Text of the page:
Personal Appeal (CARE IN THE COMMUNITY RECORDINGS CARE109CD) is a compilation of songs by R. Stevie Moore, mostly I think recorded in a period dating from 1973 to 1979. There was a time when Moore’s releases kept popping up for sale in the Recommended Records catalogue, in the 1980s when said catalogue was sent out in the mail, and writer / musician Chris Cutler, a known fan of all stripes of avant-pop music with an intellectual bent, would praise “pop genius” Moore. “Classic intelligent pop at its obscure & accessible toe-tapping best,” he wrote in Autumn 1986, “Stevie has more ideas per groove CM than anyone else in the pop field…recommended unequivocally”. While I never bought the records at the time, I was vaguely aware that the musician had an extensive back catalogue of home-released cassettes, and was highly regarded in the thriving tape world of the eighties; Robin James wrote about him in his Cassette Mythos book, noting that Moore had made his work available through his own Cassette Club label since 1971, mailing out orders from his home in New Jersey. This isn’t the first time his work has been compiled; there have been a few previous efforts, including the 2009 set Meet The R. Stevie Moore! on Cherry Red. Many of these comps stooped to concocting ironic variations on a “Greatest Hits” title – I say ironic, because this unsung genius of underground lo-fi pop music has never had a hit record. It clearly wasn’t for lack of skill, since there’s abundant evidence here of his songcraft, his overdubbing abilities and studio technique in support of his highly fluent multi-instrumental playing, and his flawless singing voice. Already I’m reaching for comparisons with the early records of Todd Rundgren, such as the double LP Something / Anything? where Todd wrote, sung and played the first three sides completely solo.
Over time Moore has attracted the attention of other underground luminaries such as Thurston Moore and Jad Fair; the latter even made a single with him. Life hasn’t always been happy for him though, and as recently as 2010 he left New Jersey to return to his Nashville home, apparently broke and homeless and in terrible physical shape, at the point of utter despair. This sad tale is related in the liner notes written by Irwin Chusid, that excellent writer, journalist and broadcaster who has for many years been a friend to “outsider music” of all kinds. He wrote about many such musicians who fit his defined profile, including Jandek, Syd Barrett, and The Shaggs, in his volume Songs In The Key Of Z. He also wrote about Wesley Willis, a street musician who likewise has a formidable back catalogue of home-made tapes. As a prolific and determined self-publisher, it’s clearly about time a unique figure like R. Stevie Moore was reclaimed into today’s polymorphous culture. As I write it seems media rehabilitation has been well underway for this last twelvemonth; features or interviews in the NME, and even The Guardian. Would Chris Cutler feel at all vindicated now after some 28 years of trying to get people to listen?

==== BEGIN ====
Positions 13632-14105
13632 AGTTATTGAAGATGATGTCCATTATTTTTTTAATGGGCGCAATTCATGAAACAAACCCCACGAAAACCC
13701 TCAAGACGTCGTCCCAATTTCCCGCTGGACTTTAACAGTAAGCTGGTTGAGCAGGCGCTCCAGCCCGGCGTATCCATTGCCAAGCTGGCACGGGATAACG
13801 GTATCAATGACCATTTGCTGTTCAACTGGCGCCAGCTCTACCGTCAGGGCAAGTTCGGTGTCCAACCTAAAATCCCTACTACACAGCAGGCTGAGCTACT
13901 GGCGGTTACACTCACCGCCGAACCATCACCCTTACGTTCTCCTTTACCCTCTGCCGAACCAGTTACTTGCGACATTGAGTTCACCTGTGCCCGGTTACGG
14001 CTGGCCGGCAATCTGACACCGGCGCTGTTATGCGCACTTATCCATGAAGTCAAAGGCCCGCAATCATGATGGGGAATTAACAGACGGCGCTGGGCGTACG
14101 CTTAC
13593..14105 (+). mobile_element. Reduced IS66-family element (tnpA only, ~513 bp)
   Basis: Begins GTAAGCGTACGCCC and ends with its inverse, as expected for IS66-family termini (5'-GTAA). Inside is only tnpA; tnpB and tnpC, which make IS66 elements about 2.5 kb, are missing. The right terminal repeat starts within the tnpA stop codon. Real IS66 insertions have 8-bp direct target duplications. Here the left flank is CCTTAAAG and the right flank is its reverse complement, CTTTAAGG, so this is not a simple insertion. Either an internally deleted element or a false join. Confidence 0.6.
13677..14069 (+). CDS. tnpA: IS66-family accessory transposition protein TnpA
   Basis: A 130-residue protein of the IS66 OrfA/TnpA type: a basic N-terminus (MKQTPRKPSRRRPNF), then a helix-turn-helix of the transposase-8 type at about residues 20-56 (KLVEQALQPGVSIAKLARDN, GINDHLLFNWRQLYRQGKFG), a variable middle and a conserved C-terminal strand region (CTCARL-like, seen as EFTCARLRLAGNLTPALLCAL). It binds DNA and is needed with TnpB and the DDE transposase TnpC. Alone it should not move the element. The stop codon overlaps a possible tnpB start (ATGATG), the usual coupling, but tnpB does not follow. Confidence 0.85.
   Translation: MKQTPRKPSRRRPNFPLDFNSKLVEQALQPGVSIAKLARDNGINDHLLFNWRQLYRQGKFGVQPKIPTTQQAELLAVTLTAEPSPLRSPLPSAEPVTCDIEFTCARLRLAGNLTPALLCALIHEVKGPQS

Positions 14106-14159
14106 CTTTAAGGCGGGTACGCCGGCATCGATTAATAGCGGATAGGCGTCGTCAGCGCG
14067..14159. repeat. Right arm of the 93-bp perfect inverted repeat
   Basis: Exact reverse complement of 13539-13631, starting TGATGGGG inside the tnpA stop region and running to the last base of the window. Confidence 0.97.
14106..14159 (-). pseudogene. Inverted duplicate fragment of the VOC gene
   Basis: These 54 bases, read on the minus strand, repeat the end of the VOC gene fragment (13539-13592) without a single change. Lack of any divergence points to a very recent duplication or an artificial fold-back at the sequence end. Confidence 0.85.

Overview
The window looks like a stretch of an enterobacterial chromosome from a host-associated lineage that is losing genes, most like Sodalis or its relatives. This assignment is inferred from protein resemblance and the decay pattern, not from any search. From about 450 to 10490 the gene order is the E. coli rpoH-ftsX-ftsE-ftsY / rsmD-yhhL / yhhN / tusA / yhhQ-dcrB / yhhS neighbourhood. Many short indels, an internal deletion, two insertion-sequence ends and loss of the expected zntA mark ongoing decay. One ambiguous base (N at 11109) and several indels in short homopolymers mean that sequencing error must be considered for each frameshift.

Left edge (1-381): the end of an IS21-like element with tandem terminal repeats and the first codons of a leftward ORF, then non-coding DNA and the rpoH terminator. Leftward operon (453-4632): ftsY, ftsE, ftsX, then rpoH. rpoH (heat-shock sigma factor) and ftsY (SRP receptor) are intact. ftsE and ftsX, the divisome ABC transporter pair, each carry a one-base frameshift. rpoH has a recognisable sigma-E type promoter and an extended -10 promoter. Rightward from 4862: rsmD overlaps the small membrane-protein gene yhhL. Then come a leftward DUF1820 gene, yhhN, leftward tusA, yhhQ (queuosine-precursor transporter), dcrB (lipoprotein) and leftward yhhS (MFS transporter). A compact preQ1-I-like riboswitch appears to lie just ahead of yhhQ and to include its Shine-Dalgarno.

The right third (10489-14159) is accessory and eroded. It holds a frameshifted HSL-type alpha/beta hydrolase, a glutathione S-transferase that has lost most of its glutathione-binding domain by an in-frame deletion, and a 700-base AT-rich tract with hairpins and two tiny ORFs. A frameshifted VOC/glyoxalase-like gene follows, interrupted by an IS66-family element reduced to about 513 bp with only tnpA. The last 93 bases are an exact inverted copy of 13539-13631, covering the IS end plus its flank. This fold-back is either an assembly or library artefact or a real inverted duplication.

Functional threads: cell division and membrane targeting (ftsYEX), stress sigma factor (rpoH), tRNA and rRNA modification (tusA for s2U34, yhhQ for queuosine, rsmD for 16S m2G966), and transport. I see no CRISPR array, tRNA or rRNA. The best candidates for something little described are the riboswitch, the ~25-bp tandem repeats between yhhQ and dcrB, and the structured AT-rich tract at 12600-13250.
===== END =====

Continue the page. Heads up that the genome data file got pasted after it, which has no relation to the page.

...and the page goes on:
The selection of songs here has been personally approved by the artist. Previous comps have tended to rehash the same, or very similar, selections, but Personal Appeal contains “hidden gem obscurities”. Fans of “classic” pop music will find, almost instantly, affinities with Beatles and Beach Boys records that will give them a way in, but Moore is a clever pasticher of many genres, including country and western, folk, bluegrass, and surf music. His effortless vocal harmonies will cause many bobby-soxers to swoon, while fretboard students of the male persuasion will drool over his nifty guitar licks. But there’s clearly a darker side to Moore’s maze of a mind, a side which can’t help bubbling to the surface in spite of all the 1966 sunshine pop effects; it’s like a trickle of oil coming up from the ground below to spoil your picnic. At such moments, especially when the singing voice turns slightly sideways and the reverb device is working overtime, R. Stevie Moore notches up extra weirdness points that would earn him the runner-up prize at a Residents audition . Every so often there’s something borderline obsessive in a certain song; it may only be a few bars or 10 seconds of music, but it’s enough to turn the stomachs of a thousand David Gates fans. Part of this might be due to his insistent singing voice. It might also be the excess of verbiage; Moore outdoes Elvis Costello when it comes to packing in the clever lyric-writing, and while he’s not as prone to annoying wordplay as MacManus, he certainly stretches the pop verse form to its limits with his lines – and that’s not to mention the unusual subject matter. Not a single lyric here falls into the cliché trap, but it’s mainly because he evades obvious pop-song treatments with the ease of a greased-up pavement skater. Even when tackling a love song, Moore’s skewed and oblique approaches, as evidenced on ‘Structure of Love’, ‘Quarter Peep Show’ and ‘I’ve begun to fall in love’, will impress the literate listener, as much as they chill us with their bittersweet and plangent emotions. Each song packs a lot of layers, that’s for sure! The last one in my list not only does all the above, but somehow manages to turn in a spot-on Brian Wilson impersonation that’ll make grown men weep. Now, how many songs on your iPod can do all that?
As noted, these 15 cuts are separated by the distance of years, and after listening one end to the other I personally have found it almost impossible to get any sort of handle on the way this creator’s mind works; there’s not much of a thread or pattern, and each track is wildly different from its neighbour. “His formula is not a formula”, confirms Chusid. “His path is unfollowable”. It staggers the imagination to think how much of this material R. Stevie Moore has created in his lifetime, an achievement which I would imagine the world still has yet to come to terms with.